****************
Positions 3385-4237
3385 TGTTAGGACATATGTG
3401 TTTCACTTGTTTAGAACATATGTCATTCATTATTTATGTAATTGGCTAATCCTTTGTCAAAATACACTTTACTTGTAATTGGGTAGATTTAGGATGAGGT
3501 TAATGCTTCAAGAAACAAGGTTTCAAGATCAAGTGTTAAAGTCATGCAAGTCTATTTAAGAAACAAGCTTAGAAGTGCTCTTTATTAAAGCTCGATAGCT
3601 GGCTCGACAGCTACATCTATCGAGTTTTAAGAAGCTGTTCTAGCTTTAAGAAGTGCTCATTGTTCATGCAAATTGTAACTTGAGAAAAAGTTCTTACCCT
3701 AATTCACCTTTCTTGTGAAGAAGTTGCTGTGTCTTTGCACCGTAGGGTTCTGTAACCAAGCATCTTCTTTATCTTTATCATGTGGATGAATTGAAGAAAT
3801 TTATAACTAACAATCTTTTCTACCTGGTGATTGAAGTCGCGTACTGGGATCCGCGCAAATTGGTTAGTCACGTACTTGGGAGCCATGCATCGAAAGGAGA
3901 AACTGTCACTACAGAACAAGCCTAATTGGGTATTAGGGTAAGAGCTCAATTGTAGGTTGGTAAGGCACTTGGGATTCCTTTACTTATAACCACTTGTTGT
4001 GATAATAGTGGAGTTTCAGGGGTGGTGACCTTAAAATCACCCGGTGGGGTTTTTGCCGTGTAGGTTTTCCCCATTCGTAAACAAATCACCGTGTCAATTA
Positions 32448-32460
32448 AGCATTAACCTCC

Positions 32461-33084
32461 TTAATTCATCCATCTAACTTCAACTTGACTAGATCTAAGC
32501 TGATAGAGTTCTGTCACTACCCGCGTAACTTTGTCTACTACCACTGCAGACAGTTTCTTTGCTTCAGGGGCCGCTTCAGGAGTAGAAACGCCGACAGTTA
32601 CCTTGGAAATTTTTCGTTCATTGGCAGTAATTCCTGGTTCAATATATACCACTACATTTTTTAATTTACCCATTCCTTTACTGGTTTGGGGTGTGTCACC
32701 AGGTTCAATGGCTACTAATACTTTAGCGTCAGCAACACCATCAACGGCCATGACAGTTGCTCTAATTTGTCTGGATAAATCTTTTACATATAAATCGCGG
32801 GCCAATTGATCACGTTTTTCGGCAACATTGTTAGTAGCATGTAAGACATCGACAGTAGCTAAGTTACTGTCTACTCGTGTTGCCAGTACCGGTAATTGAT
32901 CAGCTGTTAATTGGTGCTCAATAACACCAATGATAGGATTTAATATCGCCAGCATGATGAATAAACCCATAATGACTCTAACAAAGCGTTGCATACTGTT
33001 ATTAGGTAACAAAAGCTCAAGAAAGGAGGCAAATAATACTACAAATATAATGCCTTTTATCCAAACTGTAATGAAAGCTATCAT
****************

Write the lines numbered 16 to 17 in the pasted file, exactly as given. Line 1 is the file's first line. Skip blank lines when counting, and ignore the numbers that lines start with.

32701 AGGTTCAATGGCTACTAATACTTTAGCGTCAGCAACACCATCAACGGCCATGACAGTTGCTCTAATTTGTCTGGATAAATCTTTTACATATAAATCGCGG
32801 GCCAATTGATCACGTTTTTCGGCAACATTGTTAGTAGCATGTAAGACATCGACAGTAGCTAAGTTACTGTCTACTCGTGTTGCCAGTACCGGTAATTGAT